Graph processor **66** further includes a node pattern testing system **72** that determines if an encountered node matches any of the node patterns bound to the graph observers for the graph being walked. If a node pattern matches an encountered node of an active graph observer, an encountered event is generated for each node observer bound to the node pattern. Thus for example, referring back to **1** is active, and node pattern **24** matches an encountered node, then node observers **28** and **30** may each cause an encountered event to be generated. The process of generating events is handled by event processing system **74**. In general, events are generated during a graph walk process when matching nodes are encountered, and when walks of subgraphs of nodes are completed. It should nonetheless be appreciated that event processing system **74** can also generate events for other occurrences that may be of interest.

When an encountered event is generated, node observer handling system **76** causes the registered node observer to handle the event. During the handling of the event, the node observer can notify graph observer pruning system **78** that processing of sub-nodes (if present) should proceed, or that the sub-nodes should be pruned. Specifically, graph observer pruning system **78** is provided to activate or deactivate graph observers associated with node observers that are handling such events. Thus, if a node observer determines that there is no interest in a set of sub-nodes, graph observer pruning system **78** will deactivate the graph observer associated with the node observer for the processing of the sub-nodes. If all of the graph observers are made inactive for a particular set of sub-nodes, then graph walking logic **68** will skip the walking of the set of sub-nodes (i.e., sub-node pruning **70** will be executed).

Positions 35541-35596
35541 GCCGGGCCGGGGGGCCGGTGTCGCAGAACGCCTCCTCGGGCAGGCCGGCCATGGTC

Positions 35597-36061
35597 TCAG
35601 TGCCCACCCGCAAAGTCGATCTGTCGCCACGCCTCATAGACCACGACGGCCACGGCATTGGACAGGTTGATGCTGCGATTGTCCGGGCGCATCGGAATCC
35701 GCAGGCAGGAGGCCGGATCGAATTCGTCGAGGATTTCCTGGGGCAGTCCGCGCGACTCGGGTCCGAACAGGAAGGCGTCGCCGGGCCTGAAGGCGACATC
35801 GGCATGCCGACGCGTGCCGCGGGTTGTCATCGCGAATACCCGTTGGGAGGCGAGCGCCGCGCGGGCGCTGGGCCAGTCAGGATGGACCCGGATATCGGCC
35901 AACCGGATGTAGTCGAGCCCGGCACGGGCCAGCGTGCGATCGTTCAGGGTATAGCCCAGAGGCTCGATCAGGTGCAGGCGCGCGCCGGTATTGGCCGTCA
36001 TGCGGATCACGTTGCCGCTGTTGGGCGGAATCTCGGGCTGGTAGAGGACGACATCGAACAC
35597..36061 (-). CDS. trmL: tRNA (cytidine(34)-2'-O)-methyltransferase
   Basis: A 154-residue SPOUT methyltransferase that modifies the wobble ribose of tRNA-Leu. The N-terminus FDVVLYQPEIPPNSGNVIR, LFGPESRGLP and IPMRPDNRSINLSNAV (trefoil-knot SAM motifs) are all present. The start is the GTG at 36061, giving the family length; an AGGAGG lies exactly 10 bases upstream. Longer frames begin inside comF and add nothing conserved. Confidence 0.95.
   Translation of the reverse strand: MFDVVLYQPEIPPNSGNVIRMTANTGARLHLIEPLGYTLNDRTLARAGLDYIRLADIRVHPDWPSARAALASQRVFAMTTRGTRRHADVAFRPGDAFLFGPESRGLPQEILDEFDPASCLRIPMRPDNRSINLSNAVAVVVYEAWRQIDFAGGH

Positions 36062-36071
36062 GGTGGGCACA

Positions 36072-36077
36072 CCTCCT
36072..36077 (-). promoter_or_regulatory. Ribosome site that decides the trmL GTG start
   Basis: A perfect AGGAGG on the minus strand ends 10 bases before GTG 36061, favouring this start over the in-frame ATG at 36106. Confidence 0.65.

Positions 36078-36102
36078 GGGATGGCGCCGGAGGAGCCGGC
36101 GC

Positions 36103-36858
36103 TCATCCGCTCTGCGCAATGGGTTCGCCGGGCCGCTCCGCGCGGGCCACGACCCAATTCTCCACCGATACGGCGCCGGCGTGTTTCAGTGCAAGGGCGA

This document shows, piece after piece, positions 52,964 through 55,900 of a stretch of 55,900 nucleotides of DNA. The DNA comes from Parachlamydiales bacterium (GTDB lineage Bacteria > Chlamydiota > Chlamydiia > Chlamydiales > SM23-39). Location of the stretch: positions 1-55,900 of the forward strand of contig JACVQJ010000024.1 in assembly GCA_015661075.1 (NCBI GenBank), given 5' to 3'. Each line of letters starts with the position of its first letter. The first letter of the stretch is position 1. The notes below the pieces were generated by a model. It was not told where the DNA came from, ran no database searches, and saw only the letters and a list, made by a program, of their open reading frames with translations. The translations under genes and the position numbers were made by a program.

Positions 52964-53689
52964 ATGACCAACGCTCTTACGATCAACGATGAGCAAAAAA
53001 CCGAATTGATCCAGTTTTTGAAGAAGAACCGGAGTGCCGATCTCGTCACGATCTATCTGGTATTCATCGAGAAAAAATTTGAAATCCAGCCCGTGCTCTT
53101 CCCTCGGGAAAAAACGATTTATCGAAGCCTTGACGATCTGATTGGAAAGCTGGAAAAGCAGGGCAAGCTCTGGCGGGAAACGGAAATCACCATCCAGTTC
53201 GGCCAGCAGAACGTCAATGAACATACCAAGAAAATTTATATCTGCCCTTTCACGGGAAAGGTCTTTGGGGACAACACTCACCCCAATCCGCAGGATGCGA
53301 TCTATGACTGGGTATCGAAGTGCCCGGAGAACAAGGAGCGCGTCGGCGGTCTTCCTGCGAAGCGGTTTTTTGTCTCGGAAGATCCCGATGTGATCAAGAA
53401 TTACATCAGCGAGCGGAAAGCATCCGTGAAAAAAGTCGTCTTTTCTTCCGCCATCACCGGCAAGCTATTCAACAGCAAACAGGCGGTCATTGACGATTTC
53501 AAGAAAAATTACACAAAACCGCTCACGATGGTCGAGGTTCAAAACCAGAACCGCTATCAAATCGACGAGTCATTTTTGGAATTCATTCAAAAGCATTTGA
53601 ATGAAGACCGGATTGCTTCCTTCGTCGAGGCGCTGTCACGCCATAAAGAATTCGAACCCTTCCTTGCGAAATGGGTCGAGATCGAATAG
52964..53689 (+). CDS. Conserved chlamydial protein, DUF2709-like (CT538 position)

As each graph is walked, sub-nodes of each encountered node are processed in the same manner. Namely, if a sub-node of the current node matches a node pattern, or has any child at any depth that matches a node pattern bound to a node observer bound to an active graph observer, then the sub-node is processed in the same exact manner as described above.

When the walk of a set of sub-nodes of a node has been completed, any graph observers that were made inactive by the encountered event are reactivated, i.e., made active. Moreover, a completed event is generated for each node observer that received an encountered event and which indicated that the sub-nodes should be walked (i.e., its graph observer remained active). In addition to the features described above, a completed event may notify the graph walking logic **68** that the sub-nodes must be walked again.

The process of handling multiple nodes observers that are registered to a matching node pattern may be accomplished as follows. Consider a graph-observer T with node-observers NO**1**, NO**2**, NO**3**, and NO**4**. For some node N all four observers are determined to “match” the node's pattern. The order in which the node observers are triggered for “encountered” events is the order in which they are registered as node-observers. The order for “completed” events is the reverse of the order in which they are registered. For this example, the order of registration is NO**1**, NO**2**, NO**3**, and NO**4**. Within a set of node observers all belonging to the same graph observer (T), the node observers are notified of an event sequentially (parallelism applies to node-observers from different graph-observers).